• The Milford High School National Honor Society and Student Council is hosting a Senior Citizens Banquet at 6 pm April 22. The event will be held in the MAPS #124 Gymnasium (park at south doors at Milford High School. To RSVP, call Sandy Potter at 815-471-4213.


Knit or crochet for those in need:

Meditative Movement with Yoga:

  • 9 to 10:15 am Tuesdays and Thursdays.


  • 11 am to noon, second and fourth Tuesdays. Call 217-359-6500.


  • Noon to 3 pm Thursdays.


Card game 13:

  • To sign up to play, call 217-359-6500 and ask for Debbie.

Men’s group:

  • 9 am Monday-Friday. Join us for a cup of coffee and great conversation.


The Peace Meal Nutrition Program provides daily hot lunches at 11:30 am for a small donation and a one-day advance reservation at sites in Champaign, Urbana, Rantoul, Sidney (home delivery only), Mahomet (home delivery only) and Homer.

For reservations, call 800-543-1770. Reservations for Monday need to be made by noon Friday.

NOTE: There is no change for home deliveries, but at congregate sites, you can get a carry-out meal.


  • BBQ pork sandwich, mini potato bakers, corn, creamy cole slaw, bun.


  • Turkey pot roast with carrots and celery, Italian green beans, pineapple, whole grain roll.


  • Savory sausage stew, broccoli, chunky apple sauce, biscuit, surprise dessert.


  • Meatloaf, mashed potatoes and brown gravy, tomatoes and zucchini, apricots, whole-grain roll.


  • Chef’s choice — regional favorites will be served.


If you are 55 and older and want to volunteer in your community, RSVP (funded by AmeriCorps Seniors and the Illinois Department on Aging) provides a unique link to local nonprofits needing help. We offer support, benefits and a safe connection to partner sites.

Contact Pam Jacobsen at or 217-359-6500.


Senior Volunteers.

  • RSVP of Champaign, Douglas and Piatt counties/AmeriCorps Senior Volunteers is your link to over 100 nonprofit organizations. Please contact Pam Jacobsen at or call 217-359-6500 for volunteer information.

Food for seniors. Handlers needed to unload boxes of food for repackaging at 7 am on the second and fourth Tuesdays of the month. We are looking for backup delivery drivers to deliver food to seniors. Contact Robbie Edwards at 217-359-6500 for info.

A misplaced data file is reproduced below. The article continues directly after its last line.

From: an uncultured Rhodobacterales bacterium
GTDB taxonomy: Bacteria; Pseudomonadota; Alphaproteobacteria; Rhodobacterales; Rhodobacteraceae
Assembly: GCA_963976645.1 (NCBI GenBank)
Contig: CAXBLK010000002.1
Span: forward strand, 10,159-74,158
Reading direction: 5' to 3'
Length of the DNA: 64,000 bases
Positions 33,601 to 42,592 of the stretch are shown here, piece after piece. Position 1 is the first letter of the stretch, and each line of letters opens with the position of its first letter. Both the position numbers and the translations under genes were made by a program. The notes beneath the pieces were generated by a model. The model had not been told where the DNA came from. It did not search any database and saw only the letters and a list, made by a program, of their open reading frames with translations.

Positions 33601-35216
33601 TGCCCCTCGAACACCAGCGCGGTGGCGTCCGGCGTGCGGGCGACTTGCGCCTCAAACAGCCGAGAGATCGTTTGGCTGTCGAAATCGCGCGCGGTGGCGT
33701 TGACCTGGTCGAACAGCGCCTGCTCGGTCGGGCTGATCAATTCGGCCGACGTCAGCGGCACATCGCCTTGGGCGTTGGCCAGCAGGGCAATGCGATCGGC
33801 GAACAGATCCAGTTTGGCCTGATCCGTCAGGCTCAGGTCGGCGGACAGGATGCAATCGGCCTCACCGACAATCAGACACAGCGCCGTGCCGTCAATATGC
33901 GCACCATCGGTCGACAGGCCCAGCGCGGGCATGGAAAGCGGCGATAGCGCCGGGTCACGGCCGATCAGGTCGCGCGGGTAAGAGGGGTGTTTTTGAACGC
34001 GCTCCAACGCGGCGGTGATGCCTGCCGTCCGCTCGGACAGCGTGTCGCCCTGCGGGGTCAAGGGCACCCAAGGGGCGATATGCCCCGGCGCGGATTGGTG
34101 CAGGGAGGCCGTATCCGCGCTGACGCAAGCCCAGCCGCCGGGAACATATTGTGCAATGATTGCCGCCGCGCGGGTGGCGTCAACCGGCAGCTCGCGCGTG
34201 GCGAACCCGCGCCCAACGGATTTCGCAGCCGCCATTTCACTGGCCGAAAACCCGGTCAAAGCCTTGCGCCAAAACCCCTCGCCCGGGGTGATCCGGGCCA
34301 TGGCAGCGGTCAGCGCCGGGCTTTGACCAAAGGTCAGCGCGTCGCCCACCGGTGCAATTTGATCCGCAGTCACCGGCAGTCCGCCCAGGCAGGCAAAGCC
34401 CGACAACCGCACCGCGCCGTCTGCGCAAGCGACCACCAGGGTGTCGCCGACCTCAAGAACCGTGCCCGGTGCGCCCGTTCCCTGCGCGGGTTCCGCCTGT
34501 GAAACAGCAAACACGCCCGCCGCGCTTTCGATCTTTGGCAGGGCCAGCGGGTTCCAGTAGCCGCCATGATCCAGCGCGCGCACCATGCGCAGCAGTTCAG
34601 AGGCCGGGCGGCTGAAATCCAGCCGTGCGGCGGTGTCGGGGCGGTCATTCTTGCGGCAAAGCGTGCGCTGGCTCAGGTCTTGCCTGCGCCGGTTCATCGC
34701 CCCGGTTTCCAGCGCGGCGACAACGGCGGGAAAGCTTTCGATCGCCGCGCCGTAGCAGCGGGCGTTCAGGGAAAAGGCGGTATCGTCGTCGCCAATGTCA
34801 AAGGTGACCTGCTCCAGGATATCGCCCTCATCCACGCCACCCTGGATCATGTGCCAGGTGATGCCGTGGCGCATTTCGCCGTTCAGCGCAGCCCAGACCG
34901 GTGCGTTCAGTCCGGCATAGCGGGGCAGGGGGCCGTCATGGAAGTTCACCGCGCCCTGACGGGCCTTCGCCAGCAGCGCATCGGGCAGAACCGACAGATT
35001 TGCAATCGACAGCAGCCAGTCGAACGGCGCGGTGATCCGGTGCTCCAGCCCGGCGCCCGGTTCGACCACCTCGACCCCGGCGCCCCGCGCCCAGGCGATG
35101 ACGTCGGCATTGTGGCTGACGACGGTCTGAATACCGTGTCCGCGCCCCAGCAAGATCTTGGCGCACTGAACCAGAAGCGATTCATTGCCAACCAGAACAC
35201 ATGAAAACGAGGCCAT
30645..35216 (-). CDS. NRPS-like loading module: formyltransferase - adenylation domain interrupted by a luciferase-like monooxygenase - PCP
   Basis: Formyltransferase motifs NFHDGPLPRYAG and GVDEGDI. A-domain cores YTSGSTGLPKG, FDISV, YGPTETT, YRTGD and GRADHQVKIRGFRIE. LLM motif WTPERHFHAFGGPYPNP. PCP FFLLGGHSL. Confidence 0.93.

Continue Reading

Whole Grain Benefits

The future of nutrition advice



By Lisa Drayer, CNN

(CNN) — Most of us know we should eat more fruits, vegetables and whole grains.

So why would the National Institutes of Health spend $150 million to answer questions such as “What and when should we eat?” and “How can we improve the use of food as medicine?”

The answer may be precision nutrition, which aims to understand the health effects of the complex interplay among genetics, our microbiome (the bacteria living in our gut), our diet and level of physical activity, and other social and behavioral characteristics.

That means that everyone could have their own unique set of nutritional requirements.

How is that possible? I asked three experts who conduct precision nutrition research: Dr. Frank Hu, professor of nutrition and epidemiology and chair of the Department of Nutrition at the Harvard TH Chan School of Public Health, and Martha Field and Angela Poole, both assistant professors in the division of nutritional sciences at Cornell University’s College of Human Ecology.

Below is an edited version of our conversation.

CNN: How is precision nutrition different from current nutrition advice?